JOEY GILBERT, LAWYER: Yes, ladies and gentlemen, I was in Washington, D.C.

MURRAY (voice-over): -- to the campaign trail.

GILBERT: If election integrity is not the number one issue of these guys running, then they are either lost, confused or too stupid to be running.

MURRAY (voice-over): Republican Joey Gilbert, a former boxer turned lawyer says he's launching a bid for Nevada governor.

GILBERT: I'm not a politician. I never want to be a politician, all right. But let me tell you something I am probably going to be doing this early. And that's called running for governor.

MURRAY (voice-over): The announcement coming just months after Gilbert says he was in Washington and scaled the Capitol steps January 6th.

GILBERT: One of the most beautiful things I've ever seen. People are on the Capitol steps. We just walked right up. When I went up there.

MURRAY (voice-over): But insists he never went inside.

GILBERT: Yes, some people did go into the capitol. I don't condone that. I had nothing to do with that.

MURRAY (voice-over): Gilbert who is still doubling down on the lie the presidential election was stolen --

GILBERT: In my opinion, Trump is still our president.

MURRAY (voice-over): Is one of nearly a dozen aspiring politicos spotted near the U.S. Capitol in January 6th by CNN and other news outlets. In Michigan, Ryan Kelley is running for governor and ducking questions about his whereabouts during the Capitol insurrection.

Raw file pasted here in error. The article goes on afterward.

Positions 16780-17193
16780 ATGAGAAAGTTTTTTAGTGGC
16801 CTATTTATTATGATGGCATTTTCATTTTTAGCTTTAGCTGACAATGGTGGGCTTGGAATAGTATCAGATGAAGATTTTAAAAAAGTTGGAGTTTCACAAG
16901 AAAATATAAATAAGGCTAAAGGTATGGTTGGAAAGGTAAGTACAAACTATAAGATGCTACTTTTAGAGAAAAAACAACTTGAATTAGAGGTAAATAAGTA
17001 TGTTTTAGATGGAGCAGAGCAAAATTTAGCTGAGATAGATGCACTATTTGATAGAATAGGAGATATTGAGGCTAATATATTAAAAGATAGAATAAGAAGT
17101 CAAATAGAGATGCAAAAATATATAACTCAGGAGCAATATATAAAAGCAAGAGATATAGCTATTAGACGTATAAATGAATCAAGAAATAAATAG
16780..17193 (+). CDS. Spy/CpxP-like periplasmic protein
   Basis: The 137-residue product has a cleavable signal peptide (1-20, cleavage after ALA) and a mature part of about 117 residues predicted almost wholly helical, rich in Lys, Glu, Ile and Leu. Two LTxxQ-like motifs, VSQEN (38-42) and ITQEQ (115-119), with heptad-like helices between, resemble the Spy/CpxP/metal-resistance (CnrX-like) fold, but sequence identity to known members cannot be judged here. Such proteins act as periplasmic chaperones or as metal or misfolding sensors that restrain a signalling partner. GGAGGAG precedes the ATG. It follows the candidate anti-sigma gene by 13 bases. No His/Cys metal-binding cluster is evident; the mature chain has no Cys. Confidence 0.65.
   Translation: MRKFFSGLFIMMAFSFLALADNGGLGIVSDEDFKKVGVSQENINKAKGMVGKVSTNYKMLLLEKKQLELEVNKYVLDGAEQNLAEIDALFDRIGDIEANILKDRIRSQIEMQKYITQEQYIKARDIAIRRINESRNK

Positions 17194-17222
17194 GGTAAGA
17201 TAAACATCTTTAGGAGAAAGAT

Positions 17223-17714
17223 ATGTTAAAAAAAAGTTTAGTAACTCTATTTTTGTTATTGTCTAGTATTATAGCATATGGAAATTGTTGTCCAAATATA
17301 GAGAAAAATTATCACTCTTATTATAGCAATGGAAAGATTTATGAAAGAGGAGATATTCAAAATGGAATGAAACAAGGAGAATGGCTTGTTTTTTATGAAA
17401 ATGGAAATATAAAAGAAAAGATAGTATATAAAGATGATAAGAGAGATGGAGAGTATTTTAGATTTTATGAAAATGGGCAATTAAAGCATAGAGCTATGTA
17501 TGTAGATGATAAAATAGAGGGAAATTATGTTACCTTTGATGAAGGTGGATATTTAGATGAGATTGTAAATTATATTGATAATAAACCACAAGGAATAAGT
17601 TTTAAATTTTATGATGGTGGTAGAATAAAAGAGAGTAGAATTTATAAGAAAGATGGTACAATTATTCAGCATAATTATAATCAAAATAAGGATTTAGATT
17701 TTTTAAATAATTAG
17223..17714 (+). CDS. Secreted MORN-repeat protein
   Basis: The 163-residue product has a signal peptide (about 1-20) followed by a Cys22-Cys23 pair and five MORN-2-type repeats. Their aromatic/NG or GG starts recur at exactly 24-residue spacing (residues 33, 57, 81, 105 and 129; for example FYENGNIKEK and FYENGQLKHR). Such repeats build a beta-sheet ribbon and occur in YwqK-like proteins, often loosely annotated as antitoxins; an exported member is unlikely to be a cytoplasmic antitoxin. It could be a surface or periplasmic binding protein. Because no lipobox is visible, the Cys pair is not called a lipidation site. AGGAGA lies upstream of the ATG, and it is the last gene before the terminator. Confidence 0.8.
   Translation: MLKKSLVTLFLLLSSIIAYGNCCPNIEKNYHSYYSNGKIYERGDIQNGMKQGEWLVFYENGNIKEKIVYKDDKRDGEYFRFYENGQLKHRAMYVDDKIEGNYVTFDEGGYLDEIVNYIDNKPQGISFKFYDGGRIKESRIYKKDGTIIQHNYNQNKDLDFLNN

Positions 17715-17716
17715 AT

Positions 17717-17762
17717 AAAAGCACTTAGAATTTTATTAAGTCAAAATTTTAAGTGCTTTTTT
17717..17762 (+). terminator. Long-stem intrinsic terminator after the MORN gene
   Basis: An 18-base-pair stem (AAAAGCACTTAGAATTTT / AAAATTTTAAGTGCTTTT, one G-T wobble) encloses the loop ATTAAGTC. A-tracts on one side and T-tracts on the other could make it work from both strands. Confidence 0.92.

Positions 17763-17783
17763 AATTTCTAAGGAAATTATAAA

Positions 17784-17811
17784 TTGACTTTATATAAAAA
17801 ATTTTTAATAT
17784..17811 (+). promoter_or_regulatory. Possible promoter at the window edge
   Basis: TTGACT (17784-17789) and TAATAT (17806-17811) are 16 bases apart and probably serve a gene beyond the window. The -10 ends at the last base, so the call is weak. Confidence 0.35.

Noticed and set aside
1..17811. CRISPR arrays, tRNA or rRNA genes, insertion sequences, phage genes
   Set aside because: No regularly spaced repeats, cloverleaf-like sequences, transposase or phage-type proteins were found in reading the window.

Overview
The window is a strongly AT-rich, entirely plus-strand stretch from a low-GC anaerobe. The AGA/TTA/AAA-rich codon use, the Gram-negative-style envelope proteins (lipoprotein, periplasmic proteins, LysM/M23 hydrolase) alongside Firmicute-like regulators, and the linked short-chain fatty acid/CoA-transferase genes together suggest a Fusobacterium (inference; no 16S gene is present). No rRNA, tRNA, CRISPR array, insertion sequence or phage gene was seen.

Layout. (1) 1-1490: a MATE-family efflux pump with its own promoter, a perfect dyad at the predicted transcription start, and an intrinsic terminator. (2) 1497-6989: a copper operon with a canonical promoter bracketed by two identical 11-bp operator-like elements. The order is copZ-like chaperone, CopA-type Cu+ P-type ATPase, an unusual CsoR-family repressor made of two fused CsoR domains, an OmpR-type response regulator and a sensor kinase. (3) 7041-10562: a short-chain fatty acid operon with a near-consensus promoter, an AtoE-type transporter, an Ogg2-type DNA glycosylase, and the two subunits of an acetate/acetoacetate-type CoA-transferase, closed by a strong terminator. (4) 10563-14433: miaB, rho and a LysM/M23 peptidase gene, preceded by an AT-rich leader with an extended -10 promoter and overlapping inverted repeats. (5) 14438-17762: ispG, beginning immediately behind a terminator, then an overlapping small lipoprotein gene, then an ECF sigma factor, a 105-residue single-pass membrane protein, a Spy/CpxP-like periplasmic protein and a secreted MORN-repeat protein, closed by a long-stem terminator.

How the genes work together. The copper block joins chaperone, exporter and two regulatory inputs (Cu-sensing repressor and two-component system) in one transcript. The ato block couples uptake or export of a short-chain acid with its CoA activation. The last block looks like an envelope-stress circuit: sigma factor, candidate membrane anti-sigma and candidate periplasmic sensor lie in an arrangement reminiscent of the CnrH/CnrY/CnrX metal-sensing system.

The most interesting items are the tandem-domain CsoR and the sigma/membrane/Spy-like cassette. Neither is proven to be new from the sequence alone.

RYAN KELLEY, POLITICIAN: I never went inside the Capitol building. Never had the intention to and did not go inside, nor did I have any altercation with police officers.

MURRAY (voice-over): While he denied going inside, Kelley wouldn't respond to CNN or a local news reporter's question about images showing him deep in the fray of rioters outside the Capitol.

UNKNOWN: That's you, correct, right here?

KELLEY: You've got my statement on the Capitol, brother.

MURRAY (voice-over): Gilbert and Kelley could face crowded primaries and it's too early to say if they have a shot at victory. While neither of them have been accused of a crime, that's not the case for Jason Riddle. The New Hampshire resident arrested after sharing photos of himself inside the Capitol holding a bottle of wine he stole with a local news station.

Riddle faces five counts including unlawful entry and theft of government property and has pleaded not guilty. Now he says breaking into the Capitol could be a boost to his campaign.

JASON RIDDLE, RUNNING FOR OFFICE IN NEW HAMPSHIRE: It tells them I show up, I'm actually going to keep my promises and make some changes.